• Getting an audit on your building(s) – To get a thorough understanding of your building’s energy usage, you may want to get a professional energy audit from a certified professional who will provide you with the guidance you need to make changes. Make sure to get professionally certified inspectors with an ASHRAE or CEM certification. Such inspectors can use thermal imaging tools to identify areas of your facility that are losing energy through heat, which can help identify air leaks and inefficient manufacturing equipment. They can also inspect your insulation, HVAC system, and lighting systems.
  • Updating your HVAC system – The HVAC, or heating, ventilation, and air conditioning system, uses much of the energy in your building – The U.S. Small Business Administration notes that HVAC equipment accounts for 40 percent of energy usage in commercial buildings. Thus, it is essential that your HVAC is up to date and running efficiently.
  • Transitioning to electric vehicles (EVs) – If your company has delivery vehicles or the like, switching to electric vehicles is a great way to reduce the emissions that stem from using traditional cars.

3. Peak Load Management

Peak load management is the process of reducing demand for electricity during peak hours. Peak load management allows you to reduce your company’s greenhouse gas emissions by shifting load overnight (e.g., to baseload nuclear and wind power) and avoiding the dispatch of the dirtiest generation during peak hours (e.g., oil peakers).

Your company can implement peak load management through either low-cost operational strategies or capital-intensive investments. Examples of low-cost operational strategies include:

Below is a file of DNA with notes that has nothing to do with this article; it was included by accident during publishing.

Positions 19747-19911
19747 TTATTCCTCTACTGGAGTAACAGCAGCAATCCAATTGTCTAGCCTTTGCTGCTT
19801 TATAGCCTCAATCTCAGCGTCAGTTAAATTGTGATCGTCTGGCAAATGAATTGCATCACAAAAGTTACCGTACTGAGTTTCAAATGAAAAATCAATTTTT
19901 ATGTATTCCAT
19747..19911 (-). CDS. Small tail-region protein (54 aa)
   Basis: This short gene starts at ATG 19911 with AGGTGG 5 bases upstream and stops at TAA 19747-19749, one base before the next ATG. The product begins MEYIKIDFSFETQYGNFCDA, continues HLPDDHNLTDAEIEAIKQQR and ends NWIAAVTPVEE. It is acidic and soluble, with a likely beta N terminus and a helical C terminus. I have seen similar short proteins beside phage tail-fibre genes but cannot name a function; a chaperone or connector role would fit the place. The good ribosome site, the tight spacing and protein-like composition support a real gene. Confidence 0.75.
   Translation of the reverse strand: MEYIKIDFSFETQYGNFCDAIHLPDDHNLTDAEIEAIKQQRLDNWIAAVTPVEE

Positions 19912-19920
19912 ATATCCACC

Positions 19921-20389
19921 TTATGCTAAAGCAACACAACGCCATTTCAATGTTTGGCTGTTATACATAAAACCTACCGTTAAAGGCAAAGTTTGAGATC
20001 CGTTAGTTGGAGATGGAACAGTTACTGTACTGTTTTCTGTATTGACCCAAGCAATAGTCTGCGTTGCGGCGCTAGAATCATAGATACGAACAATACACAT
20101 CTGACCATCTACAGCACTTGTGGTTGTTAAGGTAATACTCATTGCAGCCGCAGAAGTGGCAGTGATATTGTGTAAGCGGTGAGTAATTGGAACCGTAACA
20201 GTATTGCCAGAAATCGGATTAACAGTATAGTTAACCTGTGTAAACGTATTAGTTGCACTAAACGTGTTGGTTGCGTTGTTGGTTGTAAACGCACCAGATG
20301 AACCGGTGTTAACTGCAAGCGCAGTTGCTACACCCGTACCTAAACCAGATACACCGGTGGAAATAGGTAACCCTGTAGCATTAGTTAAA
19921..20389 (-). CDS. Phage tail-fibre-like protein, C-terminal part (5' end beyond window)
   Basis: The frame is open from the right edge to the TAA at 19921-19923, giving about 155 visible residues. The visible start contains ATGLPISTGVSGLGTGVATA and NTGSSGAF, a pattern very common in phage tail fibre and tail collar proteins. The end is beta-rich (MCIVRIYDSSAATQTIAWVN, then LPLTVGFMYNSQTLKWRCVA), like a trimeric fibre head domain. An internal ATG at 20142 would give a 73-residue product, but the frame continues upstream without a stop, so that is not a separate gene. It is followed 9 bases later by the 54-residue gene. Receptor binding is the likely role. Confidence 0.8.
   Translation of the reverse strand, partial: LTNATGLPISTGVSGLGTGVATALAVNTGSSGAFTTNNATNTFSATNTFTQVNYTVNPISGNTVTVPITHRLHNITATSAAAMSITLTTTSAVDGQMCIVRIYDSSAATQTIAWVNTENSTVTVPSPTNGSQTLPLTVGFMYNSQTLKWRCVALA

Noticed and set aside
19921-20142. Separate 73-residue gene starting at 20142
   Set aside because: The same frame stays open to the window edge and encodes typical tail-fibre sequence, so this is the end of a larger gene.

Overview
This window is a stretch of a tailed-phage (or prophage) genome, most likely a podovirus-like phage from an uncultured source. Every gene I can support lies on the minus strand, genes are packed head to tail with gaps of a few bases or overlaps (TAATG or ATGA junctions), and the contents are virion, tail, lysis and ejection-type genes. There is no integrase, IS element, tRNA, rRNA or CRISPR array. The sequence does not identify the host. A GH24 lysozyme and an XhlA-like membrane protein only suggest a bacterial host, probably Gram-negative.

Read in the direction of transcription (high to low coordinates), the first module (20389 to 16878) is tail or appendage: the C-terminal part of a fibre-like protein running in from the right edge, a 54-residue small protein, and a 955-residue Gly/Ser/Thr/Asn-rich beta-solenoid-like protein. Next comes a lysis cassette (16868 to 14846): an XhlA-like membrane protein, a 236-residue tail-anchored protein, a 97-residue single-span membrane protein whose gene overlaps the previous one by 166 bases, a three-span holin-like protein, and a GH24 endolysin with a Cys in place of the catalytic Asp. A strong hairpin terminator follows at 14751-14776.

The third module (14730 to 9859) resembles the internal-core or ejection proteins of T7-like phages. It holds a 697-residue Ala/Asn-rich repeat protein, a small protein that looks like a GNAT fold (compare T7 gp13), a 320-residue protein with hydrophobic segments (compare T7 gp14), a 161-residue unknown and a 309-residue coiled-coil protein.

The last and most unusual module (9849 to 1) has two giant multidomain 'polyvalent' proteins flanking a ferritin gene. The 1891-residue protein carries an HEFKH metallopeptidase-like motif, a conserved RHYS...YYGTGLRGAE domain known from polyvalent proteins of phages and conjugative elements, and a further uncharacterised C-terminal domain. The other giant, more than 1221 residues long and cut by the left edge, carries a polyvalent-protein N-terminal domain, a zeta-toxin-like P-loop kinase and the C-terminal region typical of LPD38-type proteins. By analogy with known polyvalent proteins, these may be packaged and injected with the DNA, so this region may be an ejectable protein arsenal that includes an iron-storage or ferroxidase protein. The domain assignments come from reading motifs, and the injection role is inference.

• Creating a startup schedule, e.g., staggering the turning on of equipment.
  • Tweaking operational times of energy-intensive equipment (scheduling so that not all machines run at once).
  • Pre-cooling the building – running the building’s air conditioning overnight (when demand is low) so it does not require as much energy to maintain temperature the following day.

Examples of capital-intensive investments include:

  • Utilizing energy storage systems like a battery or thermal ice storage.
  • Adding capacity via on-site generation, i.e., the generation of your own electricity through renewable energy sources, which allows your company to limit its reliance on the grid.
  • Installing equipment that uses less energy, i.e., using more efficient equipment that reduces the base load of energy used at all times.

Important Takeaways

  1. When possible, transition your company away from carbon offsets and focus efforts on emissions reduction as you move along the path to net zero. If your company is just starting its net zero journey, make sure the leaders and drivers in your company have a good understanding of the potential risks of relying too heavily on carbon offsets.
  2. Be prepared for the fact that, when it comes to immediate gratification on the net-zero front, emissions reduction efforts take longer to show results than carbon offsets. While carbon offsets are as immediate as purchasing a credit, emissions reduction efforts require time to work, as well as consistent monitoring to make sure they are performing as expected.
  3. Going off the above point, having quality data at your disposal is essential when embarking on emissions reduction efforts. Having complete, accurate, and audited data allows you to see what projects are needed most to reduce emissions at your company, which projects will be most effective depending on your sector, and how well they are performing following implementation.

This article was written by Beatrice O’Campo, Marketing Associate, WatchWire.